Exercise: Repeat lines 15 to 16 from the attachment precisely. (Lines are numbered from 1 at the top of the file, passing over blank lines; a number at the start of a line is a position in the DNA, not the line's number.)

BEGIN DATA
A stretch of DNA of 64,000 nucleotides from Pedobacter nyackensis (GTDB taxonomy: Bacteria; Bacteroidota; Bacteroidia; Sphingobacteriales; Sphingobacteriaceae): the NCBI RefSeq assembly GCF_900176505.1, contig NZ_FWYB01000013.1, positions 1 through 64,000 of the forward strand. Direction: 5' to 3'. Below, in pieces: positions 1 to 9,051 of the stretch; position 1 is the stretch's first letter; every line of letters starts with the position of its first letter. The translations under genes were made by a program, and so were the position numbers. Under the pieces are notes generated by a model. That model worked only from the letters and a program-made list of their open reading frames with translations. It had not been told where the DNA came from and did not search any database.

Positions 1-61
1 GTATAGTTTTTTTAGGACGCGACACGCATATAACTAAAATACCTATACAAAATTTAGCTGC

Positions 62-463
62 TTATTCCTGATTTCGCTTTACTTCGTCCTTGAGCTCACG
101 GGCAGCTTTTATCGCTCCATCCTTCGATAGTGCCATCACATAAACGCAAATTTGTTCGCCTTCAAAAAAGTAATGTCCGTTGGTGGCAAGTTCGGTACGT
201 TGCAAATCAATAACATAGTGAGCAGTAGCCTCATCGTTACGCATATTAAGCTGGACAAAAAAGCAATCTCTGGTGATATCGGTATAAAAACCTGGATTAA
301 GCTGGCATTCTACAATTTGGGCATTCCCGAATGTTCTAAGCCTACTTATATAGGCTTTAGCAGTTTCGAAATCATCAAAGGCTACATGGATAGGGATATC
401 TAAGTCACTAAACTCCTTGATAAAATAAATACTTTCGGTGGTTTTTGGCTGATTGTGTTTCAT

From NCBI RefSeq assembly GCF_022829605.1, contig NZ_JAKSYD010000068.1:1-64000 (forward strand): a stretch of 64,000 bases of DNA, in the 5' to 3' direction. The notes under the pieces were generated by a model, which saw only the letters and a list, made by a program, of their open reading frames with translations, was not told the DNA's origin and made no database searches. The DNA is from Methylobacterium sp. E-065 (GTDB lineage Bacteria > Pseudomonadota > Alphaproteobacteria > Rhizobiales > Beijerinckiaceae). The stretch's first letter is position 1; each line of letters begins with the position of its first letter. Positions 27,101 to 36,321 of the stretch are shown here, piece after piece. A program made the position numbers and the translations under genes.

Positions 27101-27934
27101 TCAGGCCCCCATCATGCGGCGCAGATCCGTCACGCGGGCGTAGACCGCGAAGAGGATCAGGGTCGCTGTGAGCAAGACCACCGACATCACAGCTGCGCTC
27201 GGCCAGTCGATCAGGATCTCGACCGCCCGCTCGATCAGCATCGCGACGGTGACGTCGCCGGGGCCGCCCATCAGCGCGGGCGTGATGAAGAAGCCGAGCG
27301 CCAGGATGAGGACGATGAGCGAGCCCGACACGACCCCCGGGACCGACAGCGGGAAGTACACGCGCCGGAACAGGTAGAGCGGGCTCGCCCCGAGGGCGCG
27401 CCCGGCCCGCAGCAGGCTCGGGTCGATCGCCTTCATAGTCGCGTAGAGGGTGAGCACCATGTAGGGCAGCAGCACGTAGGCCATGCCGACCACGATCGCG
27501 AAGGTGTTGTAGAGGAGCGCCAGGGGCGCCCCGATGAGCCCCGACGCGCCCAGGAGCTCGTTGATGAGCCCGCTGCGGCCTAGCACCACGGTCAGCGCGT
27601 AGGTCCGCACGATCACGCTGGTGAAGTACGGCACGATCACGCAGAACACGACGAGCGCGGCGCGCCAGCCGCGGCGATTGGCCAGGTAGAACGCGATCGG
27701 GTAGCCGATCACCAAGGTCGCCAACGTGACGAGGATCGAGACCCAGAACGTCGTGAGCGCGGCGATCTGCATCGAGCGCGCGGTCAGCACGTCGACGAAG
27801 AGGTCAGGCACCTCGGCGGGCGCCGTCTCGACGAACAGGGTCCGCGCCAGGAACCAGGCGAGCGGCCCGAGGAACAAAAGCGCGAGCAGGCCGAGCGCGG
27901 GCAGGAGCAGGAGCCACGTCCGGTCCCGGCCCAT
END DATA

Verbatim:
27401 CCCGGCCCGCAGCAGGCTCGGGTCGATCGCCTTCATAGTCGCGTAGAGGGTGAGCACCATGTAGGGCAGCAGCACGTAGGCCATGCCGACCACGATCGCG
27501 AAGGTGTTGTAGAGGAGCGCCAGGGGCGCCCCGATGAGCCCCGACGCGCCCAGGAGCTCGTTGATGAGCCCGCTGCGGCCTAGCACCACGGTCAGCGCGT